|04-27-2005, 06:05 AM||#1|
Join Date: Nov 2004
The Green Sticker Bill
It's made it thru the Senate ...on the way thru the House
...and it's made news...
Bill could open spaces for ATVs, other off-road riders
By Tim Eaton/Scripps Howard Austin Bureau
April 23, 2005
The sandy beds of North Texas rivers are missing some characteristic tracks - swirling signatures of all-terrain vehicle traffic. Senate Bill 1311, now pending, could put the off-road tire tracks back in the public Texas landscape - if not in the riverbeds at least in some other wide open spaces.
A state law enacted in 2003 made both public riverbeds and public roads off-limits to ATV's.
"You can only ride your ATV on private property," said Tela Mange, spokeswoman for the Texas Department of Public Safety.
Left without a place to play, ATV-rider Carol Smith, a spokeswoman for the Texas Motorized Trails Coalition, feels deprived. Smith supports SB 1311, a law that would open certain designated areas to off-road riders.
"In a state with this much property, there's no place for us to go," she said, looking at a state map that shows vast reaches of terrain well-suited to off-road recreation.
The TMTC promotes safe and responsible use of off-road vehicles and the land. Sen. Juan "Chuy" Hinojosa, D-McAllen, author of SB 1311, takes the same approach to environmental concerns.
"I think this (SB 1311) would be a good way to protect our environment," Hinojosa said.
The bill would designate trails to allow off-road recreation while protecting natural habitats by limiting off-road vehicle usage to other areas, he said.
Environmentalists were among supporters of the law that currently bans ATV's from public land.
Environmental lobbyists attended a hearing Tuesday but did not testify.
The program created by Hinojosa's bill would be self-funding and would be administered by the Texas Parks and Wildlife Department. The sale of permits up to $15 each would help the state secure federal grants to buy land.
At Copper Breaks State Park, 80 miles west of Wichita Falls, the success of park programs depends greatly on adequate funding. ATV's aren't allowed.
"If they had the funding to develop areas for designated use only, I would welcome it," said Rick Morrison, assistant park manager.
Meanwhile, monitoring off-road activity creates extra work for Morrison and the rest of the park staff - not because of ATV's but other vehicles that stray off paved roads onto trails meant only for horses and bicycles and hikers, he said.
Also in the economic realm, ATV sales and business generated by ATV riding would naturally increase if more Texas land could be devoted to off-road use. Not surprisingly, the Motorcycle Industry Council and the Specialty Vehicle Institute went on record at the Tuesday hearing in favor of the bill.
Small communities with off-road parks could benefit from the money spent in hotels and restaurants, Smith said.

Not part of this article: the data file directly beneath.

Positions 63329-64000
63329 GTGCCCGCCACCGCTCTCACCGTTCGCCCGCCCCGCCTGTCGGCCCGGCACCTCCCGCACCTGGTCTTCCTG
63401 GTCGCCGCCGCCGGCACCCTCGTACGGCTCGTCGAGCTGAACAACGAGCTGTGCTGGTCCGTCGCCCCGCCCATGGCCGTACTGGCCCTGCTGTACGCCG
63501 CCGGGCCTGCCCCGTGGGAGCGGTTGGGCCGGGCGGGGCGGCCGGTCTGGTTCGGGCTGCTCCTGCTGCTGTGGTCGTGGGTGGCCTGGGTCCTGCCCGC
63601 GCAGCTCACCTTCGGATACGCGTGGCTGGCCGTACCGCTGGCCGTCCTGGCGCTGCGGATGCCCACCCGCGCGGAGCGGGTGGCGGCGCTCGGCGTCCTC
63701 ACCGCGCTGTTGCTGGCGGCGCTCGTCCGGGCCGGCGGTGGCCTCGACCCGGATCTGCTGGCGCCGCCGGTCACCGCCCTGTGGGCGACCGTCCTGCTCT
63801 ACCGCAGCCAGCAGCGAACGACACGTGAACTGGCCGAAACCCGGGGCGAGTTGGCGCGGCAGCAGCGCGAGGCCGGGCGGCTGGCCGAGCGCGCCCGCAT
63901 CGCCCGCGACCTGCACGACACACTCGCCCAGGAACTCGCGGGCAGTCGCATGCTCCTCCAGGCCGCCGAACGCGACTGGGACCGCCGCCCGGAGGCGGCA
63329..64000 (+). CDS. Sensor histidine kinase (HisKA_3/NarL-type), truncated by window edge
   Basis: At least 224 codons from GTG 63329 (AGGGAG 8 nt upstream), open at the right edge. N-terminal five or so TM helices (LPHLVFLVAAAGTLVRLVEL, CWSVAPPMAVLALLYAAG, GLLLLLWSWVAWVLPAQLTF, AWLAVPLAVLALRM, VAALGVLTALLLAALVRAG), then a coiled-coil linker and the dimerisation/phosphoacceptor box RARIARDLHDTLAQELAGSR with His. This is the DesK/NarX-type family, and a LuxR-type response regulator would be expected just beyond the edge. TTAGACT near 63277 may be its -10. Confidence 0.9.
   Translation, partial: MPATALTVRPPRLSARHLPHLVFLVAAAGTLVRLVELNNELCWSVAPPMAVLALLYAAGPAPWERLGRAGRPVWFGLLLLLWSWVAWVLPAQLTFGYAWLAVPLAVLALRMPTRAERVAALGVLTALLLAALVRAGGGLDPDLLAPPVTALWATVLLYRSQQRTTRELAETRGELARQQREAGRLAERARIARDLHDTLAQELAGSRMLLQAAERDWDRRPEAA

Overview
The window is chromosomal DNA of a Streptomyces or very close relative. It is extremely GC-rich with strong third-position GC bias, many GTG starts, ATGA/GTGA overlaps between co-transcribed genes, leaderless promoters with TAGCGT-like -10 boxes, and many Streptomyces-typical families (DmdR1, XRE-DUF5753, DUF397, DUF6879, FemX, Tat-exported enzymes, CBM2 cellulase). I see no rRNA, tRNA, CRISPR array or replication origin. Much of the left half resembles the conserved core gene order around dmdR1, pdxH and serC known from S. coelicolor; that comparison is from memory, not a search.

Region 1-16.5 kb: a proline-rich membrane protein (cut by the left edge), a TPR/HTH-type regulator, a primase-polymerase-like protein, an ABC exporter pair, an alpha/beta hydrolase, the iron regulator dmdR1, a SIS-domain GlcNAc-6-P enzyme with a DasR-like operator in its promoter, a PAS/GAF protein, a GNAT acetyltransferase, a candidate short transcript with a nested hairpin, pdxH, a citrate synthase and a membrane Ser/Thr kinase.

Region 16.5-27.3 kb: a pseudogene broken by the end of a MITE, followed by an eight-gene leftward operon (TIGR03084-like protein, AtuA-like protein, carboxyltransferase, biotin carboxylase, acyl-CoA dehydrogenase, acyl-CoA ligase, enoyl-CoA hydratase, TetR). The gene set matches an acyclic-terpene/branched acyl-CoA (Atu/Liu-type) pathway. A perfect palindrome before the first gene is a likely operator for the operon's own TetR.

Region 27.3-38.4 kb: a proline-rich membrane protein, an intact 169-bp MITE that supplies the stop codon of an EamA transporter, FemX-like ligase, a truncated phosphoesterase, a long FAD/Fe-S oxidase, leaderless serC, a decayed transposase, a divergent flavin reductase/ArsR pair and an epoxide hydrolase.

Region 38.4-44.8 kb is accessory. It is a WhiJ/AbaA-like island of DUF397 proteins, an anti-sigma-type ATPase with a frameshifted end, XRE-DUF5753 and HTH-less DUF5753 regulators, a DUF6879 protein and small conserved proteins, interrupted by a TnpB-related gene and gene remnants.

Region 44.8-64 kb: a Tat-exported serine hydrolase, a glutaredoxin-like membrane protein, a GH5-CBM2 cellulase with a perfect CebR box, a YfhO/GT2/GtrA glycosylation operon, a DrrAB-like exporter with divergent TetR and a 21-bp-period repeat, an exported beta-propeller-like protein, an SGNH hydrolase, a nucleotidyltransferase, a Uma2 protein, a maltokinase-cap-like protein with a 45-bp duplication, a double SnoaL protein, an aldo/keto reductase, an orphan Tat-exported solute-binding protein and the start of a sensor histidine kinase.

"We have a $3 billion a year industry waiting to be tapped," she said.
The same 2003 legislation that closed public land to ATV's also allows counties to reopen the land in their jurisdiction to ATV's and other off-road vehicles and to provide points of access, including accommodations for riders with disabilities.
But counties - at least not in North Texas - haven't chosen to take control of their public lands despite the positive impact the off-road activity might have on their economies.
"All the counties jumped back from that," said Matt Thompson, game warden in Foard and Hardeman counties. "Its a huge responsibility."
It is Thompson's task to keep ATV's out of the Pease River. So far, few riders have challenged the law.
From his own perspective, Thompson would like to see Texas rivers opened to more than hikers, waders and horseback riders.
"I grew up on the Canadian," he said. "It was nice to have a place to go play."
The Times Record News contributed to this article.
|04-27-2005, 08:34 AM||#2|
I've met Johnny Cash
Join Date: Sep 2004
Location: Kingwood, Texas
Good step in the right direction, but sounds like it's not broad enough to cover those with "real" 4x4's.
Project "Dirty South" - http://www.texas4x4.org/showthread.php?t=20035
|04-27-2005, 09:52 AM||#3|
Join Date: Oct 2004
Sounds like we with real 4x4's will have to provide the BFH when the senate passes this bill. If it's good enough for the little guys, it would be better for us. when they get this wedge in the door, we just keep pushing.
|04-27-2005, 11:47 AM||#4|
Join Date: Jun 2004
from all i have read about sb1311 it sounds like it is aimed to atv's but does have broad enough reach that trucks arent far behind.
i think a program like california has would be nice. especially for those of us with trail only rigs. i supported this bill through ARRA. if you havent voiced your opinion please do so through any off road coliation.
|04-28-2005, 06:17 AM||#5|
Join Date: Nov 2004
here's the history on SB1311
An action has taken place on SB1311 during the past day.
Author: Juan Hinojosa
Caption: Relating to the establishment of an off-highway vehicle trail and
recreational area program; providing a penalty.
Bill History (ordered by most recent action):
S 04-27-05 Placed on intent calendar
S 04-25-05 Committee report printed and distributed 07:03 PM
S 04-22-05 Reported favorably as substituted
S 04-19-05 Testimony taken in committee
S 04-19-05 Considered in public hearing
S 04-19-05 Scheduled for public hearing on . . . . .
S 03-21-05 Referred to Natural Resources
S 03-21-05 Read first time
S 03-10-05 Filed
S 03-10-05 Received by the Secretary of the Senate
03/21/2005 - Date of last status change.
Current bill text:
Current fiscal note: http://tlo2.tlc.state.tx.us/tlo/79r/fiscal/SB01311S.HTM